Two Chinese men face extradition and trial in US

08:04, October 27, 2010      

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Two Chinese nationals who were reportedly set up by United States agents and arrested in Hungary are now awaiting extradition for trial in the US.

Officials at the Chinese Embassy in Hungary said they are doing their best diplomatic efforts to protect the rights of the detained men.

On Monday, Embassy spokesman Yang Daliang told China Daily it remains unclear as to whether the men would be sent to the US. But "the case is still ongoing, and we are doing our best", he said.

On the morning of Sept 1, Xian Hongwei and Li Li were arrested by Hungarian police upon arrival at an airport near the capital city of Budapest, according to a report from the Legal Daily over the weekend.

The Beijing-based newspaper said US law enforcement authorities had, as early as June 9, issued international arrest warrants for the two Chinese citizens, and, on Aug 25, put forward a confidential request to the Hungarian government to arrest and extradite Xian and Li to the US, on the grounds that they broke defense-related US laws.

Under the assumption that they were going to meet a business partner in Budapest, Xian and Li were reportedly taken away by police before they could even clear Hungarian customs.

The report also said that on the second day of their detention - following a one-hour trial - the men were placed under temporary arrest pending extradition to the US.

During the proceedings, the men were forced to accept a court-appointed lawyer. But without access to independent counsel - or any legal aid, for that matter - the two reportedly signed documents in Hungarian - a language neither one understands.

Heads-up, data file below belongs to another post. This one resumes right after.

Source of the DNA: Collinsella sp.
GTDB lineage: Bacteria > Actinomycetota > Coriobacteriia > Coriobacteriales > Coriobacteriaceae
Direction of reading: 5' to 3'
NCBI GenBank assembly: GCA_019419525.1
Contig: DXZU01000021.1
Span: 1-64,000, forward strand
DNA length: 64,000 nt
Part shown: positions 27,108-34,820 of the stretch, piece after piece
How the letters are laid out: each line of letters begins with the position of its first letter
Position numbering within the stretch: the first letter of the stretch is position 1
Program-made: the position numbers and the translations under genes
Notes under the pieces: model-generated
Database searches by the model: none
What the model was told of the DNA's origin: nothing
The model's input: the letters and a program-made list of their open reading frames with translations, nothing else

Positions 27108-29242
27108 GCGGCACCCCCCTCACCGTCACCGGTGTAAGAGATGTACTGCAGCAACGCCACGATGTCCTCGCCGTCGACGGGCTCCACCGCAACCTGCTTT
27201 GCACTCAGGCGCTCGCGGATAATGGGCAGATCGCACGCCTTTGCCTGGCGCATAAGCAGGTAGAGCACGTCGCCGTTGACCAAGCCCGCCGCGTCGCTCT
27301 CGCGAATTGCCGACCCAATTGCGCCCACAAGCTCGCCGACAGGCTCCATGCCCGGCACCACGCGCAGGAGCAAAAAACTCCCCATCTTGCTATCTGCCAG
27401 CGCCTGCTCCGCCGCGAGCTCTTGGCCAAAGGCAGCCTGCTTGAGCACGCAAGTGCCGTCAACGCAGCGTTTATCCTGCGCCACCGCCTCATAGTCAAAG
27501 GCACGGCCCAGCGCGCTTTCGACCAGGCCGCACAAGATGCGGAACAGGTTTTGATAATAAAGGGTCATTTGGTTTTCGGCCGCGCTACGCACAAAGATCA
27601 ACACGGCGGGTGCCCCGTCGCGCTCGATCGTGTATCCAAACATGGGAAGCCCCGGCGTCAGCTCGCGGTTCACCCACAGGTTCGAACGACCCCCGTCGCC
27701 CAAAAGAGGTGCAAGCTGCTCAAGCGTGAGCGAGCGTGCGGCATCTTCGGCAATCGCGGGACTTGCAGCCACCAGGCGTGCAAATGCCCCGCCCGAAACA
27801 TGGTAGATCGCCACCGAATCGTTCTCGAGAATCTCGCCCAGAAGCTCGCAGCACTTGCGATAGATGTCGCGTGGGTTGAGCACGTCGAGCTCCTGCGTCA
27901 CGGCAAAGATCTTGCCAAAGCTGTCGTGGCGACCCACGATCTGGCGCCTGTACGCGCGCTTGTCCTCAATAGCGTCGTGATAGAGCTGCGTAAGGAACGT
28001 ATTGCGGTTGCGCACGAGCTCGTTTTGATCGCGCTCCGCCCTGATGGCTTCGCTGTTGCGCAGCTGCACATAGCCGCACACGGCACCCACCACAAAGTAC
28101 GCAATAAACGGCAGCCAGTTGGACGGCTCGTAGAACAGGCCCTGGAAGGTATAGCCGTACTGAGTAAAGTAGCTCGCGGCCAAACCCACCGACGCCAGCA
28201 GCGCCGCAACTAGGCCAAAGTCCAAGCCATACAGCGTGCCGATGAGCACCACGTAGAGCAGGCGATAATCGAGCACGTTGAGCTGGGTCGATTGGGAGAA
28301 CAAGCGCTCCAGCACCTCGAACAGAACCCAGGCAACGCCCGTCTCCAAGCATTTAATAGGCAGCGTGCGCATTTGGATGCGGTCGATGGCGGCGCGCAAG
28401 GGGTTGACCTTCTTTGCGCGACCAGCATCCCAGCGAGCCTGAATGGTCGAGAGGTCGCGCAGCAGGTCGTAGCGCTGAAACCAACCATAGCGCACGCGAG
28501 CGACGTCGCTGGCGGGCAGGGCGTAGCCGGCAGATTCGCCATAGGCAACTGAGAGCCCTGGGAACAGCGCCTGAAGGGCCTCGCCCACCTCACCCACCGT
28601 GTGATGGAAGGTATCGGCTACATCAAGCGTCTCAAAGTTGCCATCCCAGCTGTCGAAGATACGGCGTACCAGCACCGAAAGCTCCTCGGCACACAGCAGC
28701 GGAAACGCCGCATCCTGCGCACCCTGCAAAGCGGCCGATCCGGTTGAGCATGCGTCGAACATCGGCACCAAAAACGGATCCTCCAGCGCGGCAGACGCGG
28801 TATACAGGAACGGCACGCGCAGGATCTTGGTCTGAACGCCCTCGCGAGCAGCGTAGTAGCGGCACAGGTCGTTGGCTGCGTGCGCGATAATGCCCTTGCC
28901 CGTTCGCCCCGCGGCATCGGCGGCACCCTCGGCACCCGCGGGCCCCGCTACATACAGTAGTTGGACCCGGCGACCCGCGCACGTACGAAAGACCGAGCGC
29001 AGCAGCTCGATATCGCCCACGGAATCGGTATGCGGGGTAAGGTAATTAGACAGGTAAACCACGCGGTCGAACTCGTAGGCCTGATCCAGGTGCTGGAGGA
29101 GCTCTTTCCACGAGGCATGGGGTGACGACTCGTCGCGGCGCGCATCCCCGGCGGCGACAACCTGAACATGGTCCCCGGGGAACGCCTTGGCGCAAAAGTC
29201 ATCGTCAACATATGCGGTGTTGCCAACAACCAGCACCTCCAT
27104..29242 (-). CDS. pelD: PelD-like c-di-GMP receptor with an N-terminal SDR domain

Xian and Li's requests to contact the Chinese embassy before the trial were also denied, the report added.

"They are now in a prison, but we have visited them are providing consular assistance to them," Yang told China Daily, adding that the families have also been in touch with the two men.

The report said Xian, who works in the computer industry, contacted the British Aerospace Company (BAE) in 2008 for a specific type of microchip the company produced. He was later directed to a man named Malcolm Lee for the purchase.

He was told that Lee was in charge of US sales, and also responsible for business in China.

Over the following 17 months, Lee was in frequent contact with Xian and Li, and declined their initial request to ship BAE products in Beijing through a logistics company, the report said.

Upon Lee's request to meet face-to-face in Hungary, Xian and Li accepted and, after arriving at the airport, were promptly spirited away by local police.

The report added that the two later learned that Lee was an undercover US agent.

The report said that in court the two men were informed they were being charged with a violation of international weapons sales, as the high-tech product they sought is listed on the International Traffic in Arms Regulations - a US government statute that seeks to curb arms proliferation worldwide.

The report said that neither men were aware of the charges against them until they were informed by the court.

The Legal Daily said there have been similar undercover stings in which Chinese businesspeople have been lured abroad and arrested for purchasing products without appropriate licenses.

One notably similar case took place when Yuan Hongwei, a Chinese businesswoman, was lured to the Britain under the pretense of a "business negotiation".

Having previously had intellectual property rights disputes with a US company, she was initially detained and arrested by UK officials, but was later released.

Zhou Wa contributed to this story.

By Ai Yang, China Daily


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